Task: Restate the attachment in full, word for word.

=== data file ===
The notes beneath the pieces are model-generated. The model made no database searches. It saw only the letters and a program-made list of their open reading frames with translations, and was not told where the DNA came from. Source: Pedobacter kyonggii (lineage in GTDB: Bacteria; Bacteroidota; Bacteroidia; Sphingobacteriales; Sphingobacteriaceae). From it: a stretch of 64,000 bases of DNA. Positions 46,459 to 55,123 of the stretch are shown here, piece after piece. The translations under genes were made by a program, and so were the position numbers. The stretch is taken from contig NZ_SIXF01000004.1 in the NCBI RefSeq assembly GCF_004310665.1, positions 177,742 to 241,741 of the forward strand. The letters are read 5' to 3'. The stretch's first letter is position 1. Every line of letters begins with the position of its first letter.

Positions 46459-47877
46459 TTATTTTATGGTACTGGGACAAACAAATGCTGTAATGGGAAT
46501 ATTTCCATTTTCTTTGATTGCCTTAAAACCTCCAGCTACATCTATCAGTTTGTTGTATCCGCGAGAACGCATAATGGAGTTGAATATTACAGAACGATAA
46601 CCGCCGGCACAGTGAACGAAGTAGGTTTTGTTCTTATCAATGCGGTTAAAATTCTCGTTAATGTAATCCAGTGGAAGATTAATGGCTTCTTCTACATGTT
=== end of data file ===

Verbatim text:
The notes beneath the pieces are model-generated. The model made no database searches. It saw only the letters and a program-made list of their open reading frames with translations, and was not told where the DNA came from. Source: Pedobacter kyonggii (lineage in GTDB: Bacteria; Bacteroidota; Bacteroidia; Sphingobacteriales; Sphingobacteriaceae). From it: a stretch of 64,000 bases of DNA. Positions 46,459 to 55,123 of the stretch are shown here, piece after piece. The translations under genes were made by a program, and so were the position numbers. The stretch is taken from contig NZ_SIXF01000004.1 in the NCBI RefSeq assembly GCF_004310665.1, positions 177,742 to 241,741 of the forward strand. The letters are read 5' to 3'. The stretch's first letter is position 1. Every line of letters begins with the position of its first letter.

Positions 46459-47877
46459 TTATTTTATGGTACTGGGACAAACAAATGCTGTAATGGGAAT
46501 ATTTCCATTTTCTTTGATTGCCTTAAAACCTCCAGCTACATCTATCAGTTTGTTGTATCCGCGAGAACGCATAATGGAGTTGAATATTACAGAACGATAA
46601 CCGCCGGCACAGTGAACGAAGTAGGTTTTGTTCTTATCAATGCGGTTAAAATTCTCGTTAATGTAATCCAGTGGAAGATTAATGGCTTCTTCTACATGTT